Washington, Dep: of State, Ap:12. 1808.
As the documents in this office did not enable me fully to answer the Queries contained in the letters written by you, as Chairman of the Committee "to whom were referred the Messages of the President of the United States of the 9 & 15th. Feby., relative to the rupture and to the amicable settlement with the Dey of Algiers," I have delayed my Reply to them, under the daily hope of receiving such Communications from Colo: Lear, our Consul General at Algiers, as would enable me to give you the Information you ask for; but as yet I have received none. As further delay, however, may be inconvenient to the Committee, I have the Honor to State that our payments to Algiers are of two kinds:
1st. That stipulated by Treaty, viz. 12,000 Sequins, equal to 21,600 Dolls, made annually in Naval Stores.
2d. Those made in conformity to what is called usage at Algiers, by which it is understood that we are bound. These are
1st. The Present on the Presentation of a Consul} Doll:20,000.
2d. The Biann⟨ial⟩ Presents to the Officers of
Gov⟨ernment, estim⟩ated at } 17,000.
3rd. Incidental and Contingent Presents, as well
on the promotion of the Principal officers
of the ⟨Dey⟩ & Regency, as for the attainment of
any Important object. Of these no Estimate
can be made.
As these Presents are made in Cash, or in articles procured at Algiers for the occasion, and as Colo: Lear has been furnished with the means of making them, it is believed that they have been regularly made; but of this there is no positive Information, as the accounts have not been received.
Various Causes have occasionally delayed the payment of the annuity in Naval Stores. Some of these will readily suggest themselves to the Committee. It may be proper here to state that the loss on the payment made in this way is from 50 to 100 PCt., as the Estimate of the stores is made by officers of the Algerine Government, without any reference to their Cost. Hence our Agent has been instructed to use his efforts to obtain the substitution of a Cash payment for that of Naval Stores, and to enable him the more readily to do this, he had authority to draw either on our Bankers in London, or on this Department. Drafts, accordingly, to enable him to meet the ⟨arrange⟩ments he lately made at Algiers, have been received ⟨at this Of⟩fice; but owing to some Cause, unknown to me, no Dispatches from him on that subject have come to Hand. We know only that the annuity due in March 1806, was then paid, & something advanced on account of the annuity which would become due in March 1807. To meet the payment of this Annuity, Cannon had been purchased; but before they were shipped, it was understood that the present Dey would not have them, altho’ they had been asked for by his Predecessor. Hence, it became necessary to order other articles in place of them. This was done last Summer; and the Shipment would have been made but for the precarious state of our foreign Relations, and an hope that Colonel Lear would be able to prevail on the Dey to receive money in lieu of Naval ⟨Sto⟩res. I have the Honor to be, very respectfully, Sir, Your Obed: servt.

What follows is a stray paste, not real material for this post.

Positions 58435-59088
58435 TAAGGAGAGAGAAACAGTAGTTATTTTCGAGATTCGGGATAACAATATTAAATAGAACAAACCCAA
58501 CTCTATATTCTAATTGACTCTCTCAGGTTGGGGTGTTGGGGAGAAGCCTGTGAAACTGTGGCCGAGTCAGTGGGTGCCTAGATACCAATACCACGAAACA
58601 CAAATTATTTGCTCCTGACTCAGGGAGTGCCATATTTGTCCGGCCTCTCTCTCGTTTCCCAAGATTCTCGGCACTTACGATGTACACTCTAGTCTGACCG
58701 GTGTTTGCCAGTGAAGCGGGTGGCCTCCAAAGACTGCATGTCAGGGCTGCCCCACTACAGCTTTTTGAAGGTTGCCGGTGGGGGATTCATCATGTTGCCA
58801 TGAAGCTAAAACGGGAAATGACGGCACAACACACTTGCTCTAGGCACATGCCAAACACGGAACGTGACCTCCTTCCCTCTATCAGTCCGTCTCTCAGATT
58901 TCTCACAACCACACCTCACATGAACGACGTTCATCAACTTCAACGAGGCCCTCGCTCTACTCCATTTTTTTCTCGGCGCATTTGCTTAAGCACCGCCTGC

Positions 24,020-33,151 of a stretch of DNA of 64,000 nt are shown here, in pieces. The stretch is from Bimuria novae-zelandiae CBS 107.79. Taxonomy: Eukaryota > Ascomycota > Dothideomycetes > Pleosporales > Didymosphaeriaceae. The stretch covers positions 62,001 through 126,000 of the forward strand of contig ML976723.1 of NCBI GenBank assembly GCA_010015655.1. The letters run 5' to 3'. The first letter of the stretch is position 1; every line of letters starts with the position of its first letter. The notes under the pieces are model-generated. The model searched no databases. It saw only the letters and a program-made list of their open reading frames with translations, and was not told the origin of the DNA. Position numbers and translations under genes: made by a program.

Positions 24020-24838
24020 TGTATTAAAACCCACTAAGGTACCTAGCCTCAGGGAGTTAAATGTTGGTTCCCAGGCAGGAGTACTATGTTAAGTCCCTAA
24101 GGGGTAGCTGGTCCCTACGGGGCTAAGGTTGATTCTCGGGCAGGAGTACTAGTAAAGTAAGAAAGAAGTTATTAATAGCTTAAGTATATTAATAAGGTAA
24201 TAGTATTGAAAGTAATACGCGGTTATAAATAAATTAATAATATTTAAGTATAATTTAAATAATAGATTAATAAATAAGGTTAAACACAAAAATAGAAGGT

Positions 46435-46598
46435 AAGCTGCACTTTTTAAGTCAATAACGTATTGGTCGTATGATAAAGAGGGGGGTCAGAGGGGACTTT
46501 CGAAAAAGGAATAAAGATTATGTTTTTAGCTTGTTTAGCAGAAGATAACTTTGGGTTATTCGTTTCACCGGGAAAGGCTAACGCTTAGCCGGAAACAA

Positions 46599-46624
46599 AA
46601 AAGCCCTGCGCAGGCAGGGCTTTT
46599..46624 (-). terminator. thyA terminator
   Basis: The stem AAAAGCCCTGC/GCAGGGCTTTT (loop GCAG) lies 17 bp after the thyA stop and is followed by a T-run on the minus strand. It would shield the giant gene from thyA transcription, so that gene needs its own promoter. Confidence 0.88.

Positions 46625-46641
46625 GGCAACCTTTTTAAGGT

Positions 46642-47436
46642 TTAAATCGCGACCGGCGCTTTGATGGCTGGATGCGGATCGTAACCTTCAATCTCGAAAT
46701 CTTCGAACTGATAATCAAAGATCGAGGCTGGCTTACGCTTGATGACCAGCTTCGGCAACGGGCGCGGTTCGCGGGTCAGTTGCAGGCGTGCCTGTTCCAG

DNA: RG 233—LRHR—Legislative Records of the House of Representatives.